A deluge of Facebook shares are set to hit the market Thursday as a lockup period preventing some insider sales comes to an end, but this may not trigger more pain for an already battered stock.
The largest social media network went public in May in one of the most anticipated initial public offerings in years, with an initial sale of 421 million shares. But concerns about valuation and growth prospects have hammered the shares, which were trading early Wednesday at $20.74, compared with the $38 IPO price and a $45 high in the minutes after it started trading.
The stock's slump may actually work in its favor this week. Insiders may be less likely to dump the 271 million shares that are unlocked on Thursday as they hope for a recovery first.
"If Facebook was trading at $30, we would see a much larger effect from the lockup expiry. But at $20? Not so much," said Steve Place, a founder of options analytics firm investingwithoptions.com in Mobile, Alabama.
Options trading suggests a move of a little more than 6 percent by Friday, with slightly more investors expecting a dip in shares than a rise. That kind of move isn't far out of the ordinary for the stock.
Place said those players with shares tied up in the lockup may opt to hang onto the losing position for now, as investors tend to hold their positions that are underwater in the hope they will rebound so they can break even.
Among the largest potential sellers who will be freed from the lock-up are venture capital firm Accel Partners, Russia's DST Global Limited and Microsoft Corp, as well as PayPal founder Peter Thiel.
These investors bought in at different times. In particular, Thiel and Accel were among the earliest backers, so they're likely to make a big profit. Microsoft invested $240 million in 2007 at an assumed valuation of $15 billion for Facebook; at its current stock price the company is worth about $45 billion. DST bought shares at different prices.
The greater concern about insider sales appears to be concentrated later in the year. Later-dated options contracts suggests more worry then, with a further 1.44 billion shares - spread over several expirations - available for trading by the end of the year.
Social media stocks have lost their status as Wall Street darlings, with shares of much-hyped IPOs such as Zynga Inc and Groupon Inc falling to historic lows.
Lock-up expirations in Internet stocks have been opportunities to sell in the past, especially when there is venture capital money behind the name, Place said.
Earlier this month, Thiel, one of Facebook's earliest backers, converted slightly more than 9 million class B Facebook shares to class A shares, which are easier to sell on the public market, according to regulatory filings.
Thiel, Accel, and DST did not respond to requests for comment. Microsoft declined to comment on its plans.
Another 243 million shares are set to become available between mid-October and mid-November. On November 14, more than 1.2 billion shares will be available for trading. CEO Mark Zuckerberg will not be able to sell his shares until then.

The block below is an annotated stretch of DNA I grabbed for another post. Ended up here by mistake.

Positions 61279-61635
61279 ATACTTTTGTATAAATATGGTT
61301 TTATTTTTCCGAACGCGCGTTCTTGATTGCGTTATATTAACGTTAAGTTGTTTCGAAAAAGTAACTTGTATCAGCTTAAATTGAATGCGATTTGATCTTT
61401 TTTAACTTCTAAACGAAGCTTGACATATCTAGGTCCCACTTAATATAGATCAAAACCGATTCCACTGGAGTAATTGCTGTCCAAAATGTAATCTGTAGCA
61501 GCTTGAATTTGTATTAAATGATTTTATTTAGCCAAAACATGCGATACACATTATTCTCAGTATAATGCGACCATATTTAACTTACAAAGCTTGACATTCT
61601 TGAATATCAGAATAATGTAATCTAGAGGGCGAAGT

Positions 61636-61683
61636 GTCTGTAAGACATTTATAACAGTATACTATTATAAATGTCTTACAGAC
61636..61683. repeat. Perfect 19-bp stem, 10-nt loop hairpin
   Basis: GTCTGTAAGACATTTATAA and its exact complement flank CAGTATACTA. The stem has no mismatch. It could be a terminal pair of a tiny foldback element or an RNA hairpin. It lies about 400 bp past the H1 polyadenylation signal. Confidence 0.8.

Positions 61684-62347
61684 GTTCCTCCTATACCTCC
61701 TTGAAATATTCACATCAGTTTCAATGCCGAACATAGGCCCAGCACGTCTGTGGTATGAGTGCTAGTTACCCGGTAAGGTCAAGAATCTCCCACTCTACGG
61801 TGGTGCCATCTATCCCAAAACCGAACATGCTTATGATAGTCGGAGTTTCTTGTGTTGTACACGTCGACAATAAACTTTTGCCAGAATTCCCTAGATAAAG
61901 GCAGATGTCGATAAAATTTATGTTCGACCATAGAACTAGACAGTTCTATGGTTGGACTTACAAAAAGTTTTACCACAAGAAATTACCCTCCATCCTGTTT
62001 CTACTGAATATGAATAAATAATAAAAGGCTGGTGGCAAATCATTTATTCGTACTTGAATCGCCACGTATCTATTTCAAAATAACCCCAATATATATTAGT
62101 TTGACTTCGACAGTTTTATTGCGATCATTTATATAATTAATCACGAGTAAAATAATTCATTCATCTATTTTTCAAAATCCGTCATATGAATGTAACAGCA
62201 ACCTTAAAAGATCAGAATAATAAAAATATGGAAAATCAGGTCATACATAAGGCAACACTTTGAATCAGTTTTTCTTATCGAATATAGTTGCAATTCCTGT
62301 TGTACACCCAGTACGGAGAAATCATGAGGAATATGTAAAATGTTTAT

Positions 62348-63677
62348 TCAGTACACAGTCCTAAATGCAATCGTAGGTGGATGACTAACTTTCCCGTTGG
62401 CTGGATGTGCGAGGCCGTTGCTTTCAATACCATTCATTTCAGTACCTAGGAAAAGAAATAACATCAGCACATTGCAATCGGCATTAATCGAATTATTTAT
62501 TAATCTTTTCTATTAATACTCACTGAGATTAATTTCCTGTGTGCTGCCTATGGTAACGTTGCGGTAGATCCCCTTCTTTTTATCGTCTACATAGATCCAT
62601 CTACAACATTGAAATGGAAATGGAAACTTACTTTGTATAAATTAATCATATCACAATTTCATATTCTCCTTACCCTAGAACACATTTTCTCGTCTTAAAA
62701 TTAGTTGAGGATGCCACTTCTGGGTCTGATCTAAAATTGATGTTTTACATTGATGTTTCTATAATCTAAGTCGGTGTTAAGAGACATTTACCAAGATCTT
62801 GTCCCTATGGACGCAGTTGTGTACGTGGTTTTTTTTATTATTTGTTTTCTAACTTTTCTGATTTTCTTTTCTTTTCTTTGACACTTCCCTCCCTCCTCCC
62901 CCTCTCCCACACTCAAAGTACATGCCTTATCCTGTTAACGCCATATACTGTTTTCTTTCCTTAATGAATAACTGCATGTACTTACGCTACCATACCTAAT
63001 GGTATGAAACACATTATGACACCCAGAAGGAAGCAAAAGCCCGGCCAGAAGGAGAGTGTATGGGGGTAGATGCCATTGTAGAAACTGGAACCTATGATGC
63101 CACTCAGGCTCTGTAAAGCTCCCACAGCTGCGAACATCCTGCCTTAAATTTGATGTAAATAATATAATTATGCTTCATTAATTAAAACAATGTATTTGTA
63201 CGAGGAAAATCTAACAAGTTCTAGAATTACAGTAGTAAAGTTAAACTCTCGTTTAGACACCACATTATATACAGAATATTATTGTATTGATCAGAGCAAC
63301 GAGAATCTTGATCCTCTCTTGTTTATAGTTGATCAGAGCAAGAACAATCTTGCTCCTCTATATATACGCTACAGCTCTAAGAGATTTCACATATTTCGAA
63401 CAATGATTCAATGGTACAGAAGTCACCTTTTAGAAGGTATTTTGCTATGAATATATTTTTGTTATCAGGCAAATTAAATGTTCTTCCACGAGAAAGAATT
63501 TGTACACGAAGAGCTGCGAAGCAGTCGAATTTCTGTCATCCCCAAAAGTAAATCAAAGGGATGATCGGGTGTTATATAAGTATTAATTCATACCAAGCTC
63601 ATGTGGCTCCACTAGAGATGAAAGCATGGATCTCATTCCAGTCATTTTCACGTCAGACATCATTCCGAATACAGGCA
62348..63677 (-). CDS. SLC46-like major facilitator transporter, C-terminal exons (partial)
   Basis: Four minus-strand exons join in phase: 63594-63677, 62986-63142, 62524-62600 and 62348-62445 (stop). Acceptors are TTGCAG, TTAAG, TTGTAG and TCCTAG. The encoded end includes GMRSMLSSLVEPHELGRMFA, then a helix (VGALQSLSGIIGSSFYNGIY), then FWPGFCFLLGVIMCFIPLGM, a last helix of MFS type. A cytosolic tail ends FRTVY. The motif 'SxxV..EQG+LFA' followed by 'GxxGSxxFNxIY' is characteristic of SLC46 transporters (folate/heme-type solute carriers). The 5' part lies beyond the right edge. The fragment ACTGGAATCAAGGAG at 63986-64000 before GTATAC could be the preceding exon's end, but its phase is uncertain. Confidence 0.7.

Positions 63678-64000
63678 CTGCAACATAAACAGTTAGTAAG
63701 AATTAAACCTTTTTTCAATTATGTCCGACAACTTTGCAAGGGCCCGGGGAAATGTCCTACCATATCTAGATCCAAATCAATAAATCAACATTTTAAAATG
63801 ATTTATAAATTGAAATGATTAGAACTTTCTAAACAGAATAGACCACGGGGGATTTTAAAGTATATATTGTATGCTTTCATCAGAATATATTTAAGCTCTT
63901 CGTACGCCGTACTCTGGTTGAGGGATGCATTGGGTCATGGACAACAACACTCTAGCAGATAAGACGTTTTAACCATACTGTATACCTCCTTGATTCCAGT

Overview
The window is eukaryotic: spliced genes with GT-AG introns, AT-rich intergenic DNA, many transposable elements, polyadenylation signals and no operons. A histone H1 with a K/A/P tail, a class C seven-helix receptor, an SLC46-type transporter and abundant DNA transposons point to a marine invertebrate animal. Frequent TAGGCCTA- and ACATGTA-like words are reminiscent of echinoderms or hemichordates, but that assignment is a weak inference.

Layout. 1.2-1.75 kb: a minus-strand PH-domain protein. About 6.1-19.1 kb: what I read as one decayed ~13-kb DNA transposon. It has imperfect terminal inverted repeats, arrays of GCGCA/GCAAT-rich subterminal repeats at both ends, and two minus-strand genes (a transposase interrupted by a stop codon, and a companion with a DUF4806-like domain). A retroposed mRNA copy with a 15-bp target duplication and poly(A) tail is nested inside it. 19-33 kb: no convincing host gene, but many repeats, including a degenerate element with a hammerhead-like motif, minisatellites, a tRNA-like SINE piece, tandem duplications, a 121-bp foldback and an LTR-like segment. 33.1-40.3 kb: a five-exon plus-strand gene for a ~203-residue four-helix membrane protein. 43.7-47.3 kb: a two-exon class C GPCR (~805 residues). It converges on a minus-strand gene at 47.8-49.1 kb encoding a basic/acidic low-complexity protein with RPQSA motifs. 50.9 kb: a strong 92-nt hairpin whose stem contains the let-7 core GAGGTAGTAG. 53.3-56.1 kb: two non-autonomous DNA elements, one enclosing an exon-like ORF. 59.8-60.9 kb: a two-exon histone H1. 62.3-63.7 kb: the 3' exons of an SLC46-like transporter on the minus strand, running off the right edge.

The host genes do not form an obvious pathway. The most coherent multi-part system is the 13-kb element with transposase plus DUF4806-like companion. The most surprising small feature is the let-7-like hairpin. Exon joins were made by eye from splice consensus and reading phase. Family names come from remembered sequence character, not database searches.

Short bets against Facebook have steadily increased since it first went public. According to Markit, about 79 percent of the shares available for short bets were being borrowed for this purpose, just off a peak reached about a week ago. The average stock has about 16 percent of available shares borrowed for shorting.
TELEGRAPHED AND EXPECTED
The first expiration is "so well telegraphed and expected," said one trader, who asked not to be named as his firm actively trades Facebook shares, but also said later lockups are more important for insiders.
As of Tuesday, the expected move in Facebook by Friday's close when August options expire is about 6 to 6.5 percent. It suggests the stock would end the week between $19.25 and $21.75.
But Facebook is a high volatility name already, averaging moves of 4 percent daily since its IPO. A move of 6 percent is not abnormal, said Enis Taner, global macro editor for options trading firm RiskReversal.com in New York.
"I would be surprised to see it have a material impact in the short run," said Rick Meckler, president of investment firm LibertyView Capital Management in New York. "If it can stay in this general range there's a lot of people who have sold in front of the news and may decide that it's not as big a deal."
The steady flow of shares in the market could have a dampening effect on the stock in coming months. Much can happen between now and January, but the near-term risk as reflected in the options market points to a greater likelihood of a downside, rather than upside move, according to options analytics firm Livevol. The put-to-call open interest ratio on the January 2013 $20 Facebook strike alone is about 40 to 1.
This may reflect worry about the lockup expiration, but also concern that the company's high valuation is still not justified. Thomson Reuters StarMine suggests the intrinsic value of the stock based on growth expectations for the next decade at about $9.76 a share.
"The options market suggests further concern for the future of the share price," said Gareth Feighery, a founder of options education firm MarketTamer.com in Philadelphia.
"While this is not definitively bearish since we don't know if all those puts were bought, it certainly bodes ominously if options traders skew their bets towards the purchase of bearish put options in coming months as the supply of shares increases."
(Reporting By Doris Frankel; Writing by Doris Frankel and Angela Moon; Additional reporting by Angela Moon and Ed Krudy in New York and Alexei Oreskovic in San Francisco; Editing by Richard Chang)